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UX/UI Designer Joined over 4 years ago
I oddly felt like Ophra this week giving away my invites to my co-workers.
Ha, been there many times. Sometimes I create a feature ranking list to help determine what to focus on next. Rating the business, user, political values against the technical feasibility.
Also makes me think of this comic
Ha, I think I come to that crossroad with every project. It's smart to learn/understand other traits. It helps you focus on features that provide a bigger impact because you see it through another lens.
If you haven't listened to it yet or anyone, I highly recommend the "how to start a start-up" courses. Some of the talks can fit into any size project.
The overall theme, stick to your gut and chase what you like to do
I started out as a CS major and I never took an art class before. However, I knew enjoyed the creativity and wanted to chase it. Took me 3 years to realize it, but I ended up leaving my senior year to go to art school. Seriously the best decision I have made for myself. I wanted and needed that time to learn the basics.
I thought I wanted to be like Don Draper right out of art school. I had the chance with an ad agency and I realized I reallllly suck at creativity. I'm not an out of the box thinker and edgy marketing wasn't my strength. I had a lot of opportunities to do amazing things in my life that I would never believe I could. However, the constant struggle made it the most depressing time of my life. This humbling experience helped me understand what are my interests and strengths, which was web design.
The last one was in 2012, just when the term UX was starting to get trendy. I started to work in the web design space and I knew I found my niche. However, my projects started to move from simple sites to complex ones. We never did wireframes, sitemaps, user flows, or even talk to users. I knew there was a better way, so I started to read up and implement UX methods. I wanted to know more but felt like an outsider because I never had an HCI education. I remember applying as a UX intern when I had 4 years of design experience (They laughed at me). I chased jobs to get me in the right atmosphere. Going on my 4th year on my current job and I love it. I learned so much through trial and error.... I don't know what my next step is... however I know what I don't want.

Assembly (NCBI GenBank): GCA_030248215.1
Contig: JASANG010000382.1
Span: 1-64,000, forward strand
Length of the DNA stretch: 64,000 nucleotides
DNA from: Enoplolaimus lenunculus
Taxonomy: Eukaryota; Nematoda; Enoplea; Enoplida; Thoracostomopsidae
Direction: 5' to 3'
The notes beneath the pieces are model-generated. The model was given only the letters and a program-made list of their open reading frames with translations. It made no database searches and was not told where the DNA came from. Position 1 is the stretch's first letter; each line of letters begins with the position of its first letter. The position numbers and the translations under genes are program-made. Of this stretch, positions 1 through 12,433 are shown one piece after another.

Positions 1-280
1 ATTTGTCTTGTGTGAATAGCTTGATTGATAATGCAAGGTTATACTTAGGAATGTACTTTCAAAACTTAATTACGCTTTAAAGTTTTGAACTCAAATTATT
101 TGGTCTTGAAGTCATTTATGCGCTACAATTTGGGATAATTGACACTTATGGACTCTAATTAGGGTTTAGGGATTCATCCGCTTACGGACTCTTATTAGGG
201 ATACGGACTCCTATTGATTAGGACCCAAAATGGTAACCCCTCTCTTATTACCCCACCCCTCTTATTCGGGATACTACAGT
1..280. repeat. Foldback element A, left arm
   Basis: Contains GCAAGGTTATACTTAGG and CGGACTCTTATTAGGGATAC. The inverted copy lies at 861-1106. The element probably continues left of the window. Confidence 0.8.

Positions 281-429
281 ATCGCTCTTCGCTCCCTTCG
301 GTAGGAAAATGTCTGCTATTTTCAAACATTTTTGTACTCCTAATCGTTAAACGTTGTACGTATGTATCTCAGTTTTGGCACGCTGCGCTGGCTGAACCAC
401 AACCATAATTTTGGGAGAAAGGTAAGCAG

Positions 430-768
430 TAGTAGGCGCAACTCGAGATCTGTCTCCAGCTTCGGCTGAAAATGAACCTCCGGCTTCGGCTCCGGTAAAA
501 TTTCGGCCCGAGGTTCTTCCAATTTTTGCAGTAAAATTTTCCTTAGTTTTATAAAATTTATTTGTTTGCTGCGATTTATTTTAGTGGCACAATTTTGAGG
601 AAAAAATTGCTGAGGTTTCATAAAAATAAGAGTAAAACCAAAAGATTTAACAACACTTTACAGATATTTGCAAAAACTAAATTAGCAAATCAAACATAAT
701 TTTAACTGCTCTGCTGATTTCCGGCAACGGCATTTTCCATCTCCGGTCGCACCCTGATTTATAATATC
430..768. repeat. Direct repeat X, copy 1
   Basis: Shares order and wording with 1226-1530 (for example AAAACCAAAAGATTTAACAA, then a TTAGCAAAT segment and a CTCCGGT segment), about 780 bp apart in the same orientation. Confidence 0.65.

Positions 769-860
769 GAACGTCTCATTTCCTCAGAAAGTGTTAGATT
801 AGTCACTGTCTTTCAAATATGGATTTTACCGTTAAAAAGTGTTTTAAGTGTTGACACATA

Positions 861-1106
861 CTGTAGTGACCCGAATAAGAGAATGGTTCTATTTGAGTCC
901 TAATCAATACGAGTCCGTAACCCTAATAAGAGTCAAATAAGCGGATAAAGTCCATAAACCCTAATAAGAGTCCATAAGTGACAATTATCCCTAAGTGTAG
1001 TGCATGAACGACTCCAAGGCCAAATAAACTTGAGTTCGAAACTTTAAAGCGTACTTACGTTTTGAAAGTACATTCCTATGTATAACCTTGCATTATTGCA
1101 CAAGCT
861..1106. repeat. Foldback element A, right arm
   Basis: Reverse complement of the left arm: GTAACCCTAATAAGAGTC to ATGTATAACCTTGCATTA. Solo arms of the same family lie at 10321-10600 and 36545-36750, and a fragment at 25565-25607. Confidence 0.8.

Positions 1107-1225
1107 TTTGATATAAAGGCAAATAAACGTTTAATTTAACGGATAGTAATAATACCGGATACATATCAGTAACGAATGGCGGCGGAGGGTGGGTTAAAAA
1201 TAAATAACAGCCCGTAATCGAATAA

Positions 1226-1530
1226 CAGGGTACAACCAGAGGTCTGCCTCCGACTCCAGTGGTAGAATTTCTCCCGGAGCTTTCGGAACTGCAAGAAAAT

It took a dedicated team 6 months to move a large site to a design system. It helped reduce our CSS characters count by 83%. It helped remove a lot of inconsistency & gave us the ability to refactor our code. The lesson we learned to just do it from the start because it takes a lot more effort to redo work.
Granted you could interest any profession in that title.
I am sure everyone is different. Majority of the UX designers that we hire have to have some design skills. I tend to skim the resume layout to see if the candidate can format a page over what is on it. When we use recruiters, they only care about hitting our requirements regarding years of experience and tools.
The only time we don't visit your website is if we are trying to hire someone with mid-level experience ASAP and your right out of college.
We tend to look for is content regarding the project goal and the steps you took to get there. Mainly to see if you understand and can execute UX processes. We tend to ask during the interview insight collected during user interviews and testing.
Within the first week of the Reddit channel, I saw 5 discussion threads pop up regarding Brand Guidelines, Transiting to a UX Manager, Stressing over PMs Nitpick, and asking Why You Became a Designer.
It was beyond refreshing.
Endless side projects. I mainly garden, bake, follow baseball, or price out /plan trips. Sometimes I pick up very simple freelance work that I can be creative without needing too much energy.
I don't believe you have the correct pricing for usertesting.com.
I wish it was as little as $5... maybe if you have a $20,000 contract with them... I believe its $30 per test for 15 tests. After your 15 tests, you have to pay an additional $5k licensing fee + $30 per test. The more you order at once probably will lower that cost per test, but it will cost you.
I would leave if the startup is a product that you believe in. Startups have issues of their own and who knows if that company will be around in 2 years.
Probably my biggest fear if I ever move from agency to a corporate position... I have been on those projects before and it's mentally draining especially if you are used to a faster pace. I would say, enjoy the time to learn new things. At worse, work on making a new portfolio and chase after a better job.
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